Howard Coop, 32°
Genuine understanding of, respect for, acceptance of, and trust in others are the firm foundations upon which enduring relationships may be established.
On the way to a meeting during which some of the pressing social issues confronting our society were to be discussed, I stopped at the airport to pick up one of the discussion leaders who had flown in from his office in Chicago to participate in the seminar. As we made our way to the seminar, we had a delightful conversation. It was not long, however, until my friend and traveling companion turned the conversation to the need for tolerance regarding social issues.
There is much intolerance in our society. In one instance, intolerance may be expressed as a slight when an individual or a group is treated with indifference and disrespect. At other times, expressions of intolerance are more hideous. They erupt as violent outbursts of hatred directed at both individuals and groups manifesting themselves in acts that hurt and, sometimes, kill persons and destroy both private and public property.
Surrounded with such strong attitudes of intolerance, our society repeatedly emphasizes the need for tolerance. We are reminded frequently of its importance in all relationships, and we are admonished to be tolerant of other persons and their ideas. Tolerance is heralded as one of the great virtues of life and a key principle upon which relationships with others must be established. Sensitive to this situation, in 1995 the United Nations called for the observance of an International Year of Toleration.
Yet in our complex society or in any society, tolerance is not enough to provide the rock-solid foundation upon which significant relationships can be built. Tolerance is defined as "allowing the views, beliefs, practices of others."Furthermore, to be tolerant is to be "inclined to permit or put up with others beliefs and practices."This is not the right basis for establishing good and enduring human relationships. Something more than an ability to bear with others must be the foundation of meaningful and enduring human relationships.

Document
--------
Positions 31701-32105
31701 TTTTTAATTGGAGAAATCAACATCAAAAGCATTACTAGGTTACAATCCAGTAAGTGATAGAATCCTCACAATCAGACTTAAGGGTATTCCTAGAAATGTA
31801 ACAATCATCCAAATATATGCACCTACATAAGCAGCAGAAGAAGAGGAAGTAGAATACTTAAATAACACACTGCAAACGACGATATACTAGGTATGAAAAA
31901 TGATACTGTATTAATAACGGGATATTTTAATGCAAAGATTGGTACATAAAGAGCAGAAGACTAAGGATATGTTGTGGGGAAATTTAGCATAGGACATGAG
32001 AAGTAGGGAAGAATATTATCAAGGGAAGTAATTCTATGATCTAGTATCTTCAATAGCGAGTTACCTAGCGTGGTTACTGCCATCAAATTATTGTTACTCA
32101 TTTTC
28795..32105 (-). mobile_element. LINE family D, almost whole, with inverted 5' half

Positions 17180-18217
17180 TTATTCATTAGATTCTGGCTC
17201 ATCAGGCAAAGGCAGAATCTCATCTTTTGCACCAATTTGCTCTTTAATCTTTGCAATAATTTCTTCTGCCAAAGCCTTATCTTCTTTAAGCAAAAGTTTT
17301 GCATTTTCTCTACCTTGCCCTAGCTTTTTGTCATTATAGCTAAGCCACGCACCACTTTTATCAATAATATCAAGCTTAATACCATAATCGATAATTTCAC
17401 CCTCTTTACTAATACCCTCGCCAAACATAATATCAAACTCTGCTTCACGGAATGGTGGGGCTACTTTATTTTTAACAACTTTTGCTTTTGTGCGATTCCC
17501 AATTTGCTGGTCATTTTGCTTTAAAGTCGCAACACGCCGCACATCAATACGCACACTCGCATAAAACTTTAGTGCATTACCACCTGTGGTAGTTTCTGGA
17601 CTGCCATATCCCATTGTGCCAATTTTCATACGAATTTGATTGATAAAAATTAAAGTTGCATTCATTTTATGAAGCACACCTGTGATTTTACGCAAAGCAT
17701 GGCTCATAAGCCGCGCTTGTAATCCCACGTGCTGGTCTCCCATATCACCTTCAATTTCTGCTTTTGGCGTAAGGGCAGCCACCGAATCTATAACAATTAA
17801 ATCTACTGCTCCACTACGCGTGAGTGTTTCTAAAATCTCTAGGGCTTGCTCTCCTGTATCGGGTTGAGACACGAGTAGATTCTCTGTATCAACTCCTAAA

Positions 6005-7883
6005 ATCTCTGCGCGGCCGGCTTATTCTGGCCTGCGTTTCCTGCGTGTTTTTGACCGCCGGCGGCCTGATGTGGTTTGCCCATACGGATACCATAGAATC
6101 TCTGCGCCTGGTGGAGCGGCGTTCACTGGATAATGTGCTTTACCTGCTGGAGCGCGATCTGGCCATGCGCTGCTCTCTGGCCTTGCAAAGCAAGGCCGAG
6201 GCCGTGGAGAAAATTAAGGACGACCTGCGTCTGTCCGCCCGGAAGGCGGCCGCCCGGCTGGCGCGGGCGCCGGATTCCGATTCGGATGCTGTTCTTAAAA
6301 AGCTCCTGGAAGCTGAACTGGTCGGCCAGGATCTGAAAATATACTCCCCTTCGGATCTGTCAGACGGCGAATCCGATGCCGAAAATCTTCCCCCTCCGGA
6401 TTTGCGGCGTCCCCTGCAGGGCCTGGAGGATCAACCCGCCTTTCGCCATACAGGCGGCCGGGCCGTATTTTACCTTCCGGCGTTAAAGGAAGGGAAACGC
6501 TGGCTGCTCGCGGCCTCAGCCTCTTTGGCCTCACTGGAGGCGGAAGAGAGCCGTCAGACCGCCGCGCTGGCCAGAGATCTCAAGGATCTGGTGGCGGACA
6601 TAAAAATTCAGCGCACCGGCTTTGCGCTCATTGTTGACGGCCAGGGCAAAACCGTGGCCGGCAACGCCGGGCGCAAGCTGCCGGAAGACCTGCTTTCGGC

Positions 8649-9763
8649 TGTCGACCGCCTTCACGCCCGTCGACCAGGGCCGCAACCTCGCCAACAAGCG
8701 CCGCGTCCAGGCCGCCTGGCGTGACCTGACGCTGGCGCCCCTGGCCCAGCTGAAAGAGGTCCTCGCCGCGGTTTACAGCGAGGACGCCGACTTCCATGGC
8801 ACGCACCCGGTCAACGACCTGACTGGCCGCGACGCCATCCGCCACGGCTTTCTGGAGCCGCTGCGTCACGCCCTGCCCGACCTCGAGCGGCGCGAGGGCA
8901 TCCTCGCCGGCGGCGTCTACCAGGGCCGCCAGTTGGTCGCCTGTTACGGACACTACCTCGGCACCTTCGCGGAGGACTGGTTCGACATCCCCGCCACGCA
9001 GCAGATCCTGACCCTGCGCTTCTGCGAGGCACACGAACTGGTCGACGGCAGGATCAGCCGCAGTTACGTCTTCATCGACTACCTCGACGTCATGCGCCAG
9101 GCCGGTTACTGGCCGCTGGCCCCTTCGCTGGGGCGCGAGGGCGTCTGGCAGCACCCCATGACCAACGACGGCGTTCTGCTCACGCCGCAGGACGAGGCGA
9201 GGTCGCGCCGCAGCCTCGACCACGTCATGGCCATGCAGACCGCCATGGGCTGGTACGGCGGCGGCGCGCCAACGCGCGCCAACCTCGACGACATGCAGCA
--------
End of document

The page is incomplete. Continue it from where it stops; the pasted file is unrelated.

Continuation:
Such relations must be constructed upon something which is larger in scope and more substantial than toleration. That something is love, but it is not sentimental or romantic love. It is nothing less than the idea expressed in agape, which is best understood as pure, selfless love. This love comes from God and is sacrificial in its nature. It is completely unselfish. It does not insist upon its own way, but gives itself away. It is a never-ending love that "Bears all things, believes all things, hopes all things, and endures all things"(I Corinthians 13:7). This is the love the Master of Nazareth commended when saying, "Love one another"(John 15:17).
This type of love is practical. It is not expressed in "word or speech but in deed and truth"(I John 3:18). It calls for genuine understanding of, respect for, acceptance of, and trust in others. This is the one firm foundation upon which enduring relationships may be established.
is a retired United Methodist Minister and has been a Mason since 1952. He is a Past Master of Lancaster Lodge No. 104, currently serving as Chaplain, a member of Lancaster Chapter No. 56 R.A.M. and the Scottish Rite Bodies of Louisville, Kentucky.